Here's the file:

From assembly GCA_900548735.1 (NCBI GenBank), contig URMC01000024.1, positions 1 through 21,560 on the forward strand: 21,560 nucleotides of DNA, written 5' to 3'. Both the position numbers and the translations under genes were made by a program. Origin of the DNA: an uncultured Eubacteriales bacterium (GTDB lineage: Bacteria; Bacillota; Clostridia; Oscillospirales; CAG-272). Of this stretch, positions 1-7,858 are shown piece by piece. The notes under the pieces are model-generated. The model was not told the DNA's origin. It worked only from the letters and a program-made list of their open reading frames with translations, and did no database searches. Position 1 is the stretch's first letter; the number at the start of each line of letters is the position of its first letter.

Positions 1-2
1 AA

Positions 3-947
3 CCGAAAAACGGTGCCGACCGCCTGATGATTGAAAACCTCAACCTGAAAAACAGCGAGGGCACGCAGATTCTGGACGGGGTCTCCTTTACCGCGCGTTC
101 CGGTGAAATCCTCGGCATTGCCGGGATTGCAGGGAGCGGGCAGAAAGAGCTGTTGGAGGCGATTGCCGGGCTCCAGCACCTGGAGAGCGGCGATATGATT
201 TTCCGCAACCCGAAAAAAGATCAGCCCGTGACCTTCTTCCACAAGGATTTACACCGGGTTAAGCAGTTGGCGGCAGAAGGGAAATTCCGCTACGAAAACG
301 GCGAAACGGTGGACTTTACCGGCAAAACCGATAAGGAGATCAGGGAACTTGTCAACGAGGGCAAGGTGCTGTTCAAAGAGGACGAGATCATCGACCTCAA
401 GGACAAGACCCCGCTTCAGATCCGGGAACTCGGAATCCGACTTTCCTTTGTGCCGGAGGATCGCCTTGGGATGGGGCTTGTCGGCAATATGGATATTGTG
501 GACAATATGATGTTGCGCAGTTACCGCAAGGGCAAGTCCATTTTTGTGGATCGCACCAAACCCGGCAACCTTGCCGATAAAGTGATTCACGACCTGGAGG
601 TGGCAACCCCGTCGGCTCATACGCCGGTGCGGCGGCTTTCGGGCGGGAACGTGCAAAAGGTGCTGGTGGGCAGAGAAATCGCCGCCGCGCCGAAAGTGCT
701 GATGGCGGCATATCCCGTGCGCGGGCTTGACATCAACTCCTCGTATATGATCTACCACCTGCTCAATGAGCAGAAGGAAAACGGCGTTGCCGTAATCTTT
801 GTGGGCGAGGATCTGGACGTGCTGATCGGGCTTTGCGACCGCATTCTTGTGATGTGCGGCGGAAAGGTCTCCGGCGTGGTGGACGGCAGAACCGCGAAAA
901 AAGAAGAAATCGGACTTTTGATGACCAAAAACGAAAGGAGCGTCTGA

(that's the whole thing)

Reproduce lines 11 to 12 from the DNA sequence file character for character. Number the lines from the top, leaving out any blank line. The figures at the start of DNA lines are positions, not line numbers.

601 TGGCAACCCCGTCGGCTCATACGCCGGTGCGGCGGCTTTCGGGCGGGAACGTGCAAAAGGTGCTGGTGGGCAGAGAAATCGCCGCCGCGCCGAAAGTGCT
701 GATGGCGGCATATCCCGTGCGCGGGCTTGACATCAACTCCTCGTATATGATCTACCACCTGCTCAATGAGCAGAAGGAAAACGGCGTTGCCGTAATCTTT